Reno ink shows power of partnerships
Leaders of the Reno area who take every opportunity to tell the story of the region’s rebirth couldn’t have asked for much more than the exposure the region received in the Wall Street Journal a couple of weeks ago.
A page-one story, “Reno rolls dice on manufacturing,” detailed the successes of Reno’s efforts to diversify its economy.
And the story stands as a milestone of success, too, for the consortium of Reno-area institutions that launched a concerted effort to broadcast the region’s success to national audiences.
The Wall Street Journal’s Weekend edition, after all, reaches nearly 1.4 million subscribers — including the world’s top leaders in business and government — and the publication says its readers typically spend nearly an hour an half each day reading the paper.
They got plenty to chew on in the Oct. 24 article developed by Jim Carlton, a Wall Street Journal reporter based in San Francisco.
In an article that stretched across much of an inside page after its start on the Wall Street Journal’s front page, Carlton provided an overview of Reno’s strong move to recruit manufacturing companies and diversify its economy.
While the Tesla’s gigafactory at Tahoe-Reno Industrial Center took a star turn in Carlton’s article, he noted that the past four years have seen announcements from 100 new and expanding companies of all stripes that are adding a total of about 10,000 employees to the area’s economy.
The article notes that the region has successfully leveraged incentive programs offered by the state government to help lead the Nevada economy out of its recession.
And while Carlton notes that rising housing prices and demands on the region’s labor force worry some observers, he reports the drumbeat of good news continues with major announcements such as Switch Communications Group’s plans for a $1 billion data center in the region.
“An article like this is incredibly important to our ongoing rebranding efforts for the region. There is no amount of paid advertising that would carry the weight or garner the attention of a front-page Wall Street Journal piece that is authentic and credible,” said Mike Kazmierski, president and chief executive officer of the Economic Development Authority of Western Nevada.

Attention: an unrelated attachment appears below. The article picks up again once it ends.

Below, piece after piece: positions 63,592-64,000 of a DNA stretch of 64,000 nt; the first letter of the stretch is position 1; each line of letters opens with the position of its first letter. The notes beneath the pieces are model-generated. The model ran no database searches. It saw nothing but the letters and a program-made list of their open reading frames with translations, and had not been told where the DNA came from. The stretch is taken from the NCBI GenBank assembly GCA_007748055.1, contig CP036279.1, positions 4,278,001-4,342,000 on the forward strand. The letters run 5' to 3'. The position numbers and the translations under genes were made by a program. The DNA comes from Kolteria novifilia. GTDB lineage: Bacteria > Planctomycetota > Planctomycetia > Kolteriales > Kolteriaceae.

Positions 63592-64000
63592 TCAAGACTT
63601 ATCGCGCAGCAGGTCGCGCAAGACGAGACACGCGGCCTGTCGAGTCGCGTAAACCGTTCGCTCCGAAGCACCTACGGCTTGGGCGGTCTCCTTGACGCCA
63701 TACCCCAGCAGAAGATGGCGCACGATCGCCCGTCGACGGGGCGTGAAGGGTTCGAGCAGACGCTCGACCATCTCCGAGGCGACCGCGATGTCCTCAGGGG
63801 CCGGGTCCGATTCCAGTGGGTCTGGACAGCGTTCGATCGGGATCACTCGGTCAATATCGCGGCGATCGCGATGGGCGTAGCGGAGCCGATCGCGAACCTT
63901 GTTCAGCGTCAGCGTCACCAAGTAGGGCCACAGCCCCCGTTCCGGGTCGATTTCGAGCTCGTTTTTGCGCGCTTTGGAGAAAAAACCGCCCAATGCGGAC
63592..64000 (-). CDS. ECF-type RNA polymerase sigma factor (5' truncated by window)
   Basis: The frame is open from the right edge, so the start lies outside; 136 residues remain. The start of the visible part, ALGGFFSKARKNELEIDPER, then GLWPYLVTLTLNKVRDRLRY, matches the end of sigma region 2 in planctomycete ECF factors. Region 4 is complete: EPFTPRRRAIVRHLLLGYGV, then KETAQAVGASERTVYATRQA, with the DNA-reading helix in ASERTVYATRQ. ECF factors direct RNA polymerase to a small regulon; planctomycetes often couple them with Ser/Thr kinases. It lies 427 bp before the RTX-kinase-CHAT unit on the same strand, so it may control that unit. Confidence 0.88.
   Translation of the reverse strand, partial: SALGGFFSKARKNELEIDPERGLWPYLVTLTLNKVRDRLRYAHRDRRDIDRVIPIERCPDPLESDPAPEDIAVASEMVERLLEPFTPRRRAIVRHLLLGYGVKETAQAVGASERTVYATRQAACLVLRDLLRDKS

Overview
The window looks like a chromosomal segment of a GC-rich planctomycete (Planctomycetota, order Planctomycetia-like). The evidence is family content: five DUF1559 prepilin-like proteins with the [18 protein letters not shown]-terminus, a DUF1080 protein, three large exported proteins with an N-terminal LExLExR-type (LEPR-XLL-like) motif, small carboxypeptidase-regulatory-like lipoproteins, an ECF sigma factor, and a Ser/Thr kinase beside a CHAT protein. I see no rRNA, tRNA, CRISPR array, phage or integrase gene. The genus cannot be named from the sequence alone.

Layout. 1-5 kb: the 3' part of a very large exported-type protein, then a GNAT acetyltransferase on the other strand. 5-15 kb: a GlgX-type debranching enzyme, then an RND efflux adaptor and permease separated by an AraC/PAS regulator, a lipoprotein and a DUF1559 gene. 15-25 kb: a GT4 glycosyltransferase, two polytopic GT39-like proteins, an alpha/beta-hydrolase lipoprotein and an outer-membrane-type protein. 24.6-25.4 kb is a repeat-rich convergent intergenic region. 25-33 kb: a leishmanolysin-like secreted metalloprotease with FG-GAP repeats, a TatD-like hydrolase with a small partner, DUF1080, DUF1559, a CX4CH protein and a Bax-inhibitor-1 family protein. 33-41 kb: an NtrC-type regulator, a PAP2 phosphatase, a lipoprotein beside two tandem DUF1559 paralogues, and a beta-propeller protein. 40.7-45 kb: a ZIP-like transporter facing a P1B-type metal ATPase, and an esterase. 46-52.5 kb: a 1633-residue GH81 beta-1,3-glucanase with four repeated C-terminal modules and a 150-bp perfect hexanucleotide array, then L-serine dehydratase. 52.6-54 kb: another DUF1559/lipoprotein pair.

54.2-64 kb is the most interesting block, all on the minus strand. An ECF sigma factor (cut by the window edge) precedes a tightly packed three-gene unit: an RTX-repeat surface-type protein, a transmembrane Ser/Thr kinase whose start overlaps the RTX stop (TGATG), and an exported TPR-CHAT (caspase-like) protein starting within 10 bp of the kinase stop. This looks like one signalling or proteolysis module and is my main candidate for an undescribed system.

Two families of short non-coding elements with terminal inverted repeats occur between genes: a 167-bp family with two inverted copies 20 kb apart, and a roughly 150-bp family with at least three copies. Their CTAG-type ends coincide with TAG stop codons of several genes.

“When they say that the Reno-Sparks economy is on the rise, mention the great students coming from our university, the pro-business government support, and the significant growth in our manufacturing sector, including Tesla, the business world takes notice,” the EDAWN chief continues.
The Wall Street Journal article reflects a major victory for The Regional Outreach Co-Op, created early this year to expose national and regional audiences to positive coverage about northern Nevada.
The co-op is executing a year-long campaign to promote economic, tourism, education and entrepreneurship stories through public relations campaigns. The Abbi Agency of Reno spearheads media-relations initiatives for the co-op.
Partners in the venture include the Economic Development Authority of Western Nevada, the City of Reno, the Regional Transportation Commission of Washoe County, the Reno-Sparks Convention and Visitors Authority, the University of Nevada, Reno, and Renown Health.
Along with the Wall Street Journal article, the co-op since February has facilitated journalists’ inquiries that resulted in articles in Bloomberg Business and the Las Vegas Review-Journal that spotlighted the rebounding northern Nevada economy
The co-op is working with other top-tier national journalists on in-depth articles that highlight the region’s positive stories, little-known successes, and growth into national leadership in technological investment, business growth and economic opportunity.
“This is just one story in a string of favorable stories in the national media that are reinforcing our new regional brand as a great place for business,” said Kazmierski.
Abbi Whitaker is a principal with The Abbi Agency.
“I point out many cases of where privately owned companies do just as bad a job as publicly owned companies,” says Reno resident and former teacher Robert (R.D.) Gardner.